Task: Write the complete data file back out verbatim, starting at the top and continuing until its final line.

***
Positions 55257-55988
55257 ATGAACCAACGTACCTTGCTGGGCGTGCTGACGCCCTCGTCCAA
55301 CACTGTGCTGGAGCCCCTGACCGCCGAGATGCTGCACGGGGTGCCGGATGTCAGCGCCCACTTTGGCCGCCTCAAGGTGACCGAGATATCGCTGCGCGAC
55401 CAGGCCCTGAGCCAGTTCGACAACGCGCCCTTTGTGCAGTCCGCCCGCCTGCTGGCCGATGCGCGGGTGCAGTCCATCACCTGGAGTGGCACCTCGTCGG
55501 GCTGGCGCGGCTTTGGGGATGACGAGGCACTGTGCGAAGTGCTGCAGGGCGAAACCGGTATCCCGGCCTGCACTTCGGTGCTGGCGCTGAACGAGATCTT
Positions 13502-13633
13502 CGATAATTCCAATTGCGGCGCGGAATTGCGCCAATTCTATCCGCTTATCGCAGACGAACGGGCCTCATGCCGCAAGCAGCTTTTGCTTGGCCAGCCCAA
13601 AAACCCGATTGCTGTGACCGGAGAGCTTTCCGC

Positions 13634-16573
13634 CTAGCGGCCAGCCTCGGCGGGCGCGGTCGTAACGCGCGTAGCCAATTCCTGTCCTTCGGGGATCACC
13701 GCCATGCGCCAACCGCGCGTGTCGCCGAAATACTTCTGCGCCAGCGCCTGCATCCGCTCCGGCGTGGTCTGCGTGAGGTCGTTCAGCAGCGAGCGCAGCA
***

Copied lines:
Positions 55257-55988
55257 ATGAACCAACGTACCTTGCTGGGCGTGCTGACGCCCTCGTCCAA
55301 CACTGTGCTGGAGCCCCTGACCGCCGAGATGCTGCACGGGGTGCCGGATGTCAGCGCCCACTTTGGCCGCCTCAAGGTGACCGAGATATCGCTGCGCGAC
55401 CAGGCCCTGAGCCAGTTCGACAACGCGCCCTTTGTGCAGTCCGCCCGCCTGCTGGCCGATGCGCGGGTGCAGTCCATCACCTGGAGTGGCACCTCGTCGG
55501 GCTGGCGCGGCTTTGGGGATGACGAGGCACTGTGCGAAGTGCTGCAGGGCGAAACCGGTATCCCGGCCTGCACTTCGGTGCTGGCGCTGAACGAGATCTT
Positions 13502-13633
13502 CGATAATTCCAATTGCGGCGCGGAATTGCGCCAATTCTATCCGCTTATCGCAGACGAACGGGCCTCATGCCGCAAGCAGCTTTTGCTTGGCCAGCCCAA
13601 AAACCCGATTGCTGTGACCGGAGAGCTTTCCGC

Positions 13634-16573
13634 CTAGCGGCCAGCCTCGGCGGGCGCGGTCGTAACGCGCGTAGCCAATTCCTGTCCTTCGGGGATCACC
13701 GCCATGCGCCAACCGCGCGTGTCGCCGAAATACTTCTGCGCCAGCGCCTGCATCCGCTCCGGCGTGGTCTGCGTGAGGTCGTTCAGCAGCGAGCGCAGCA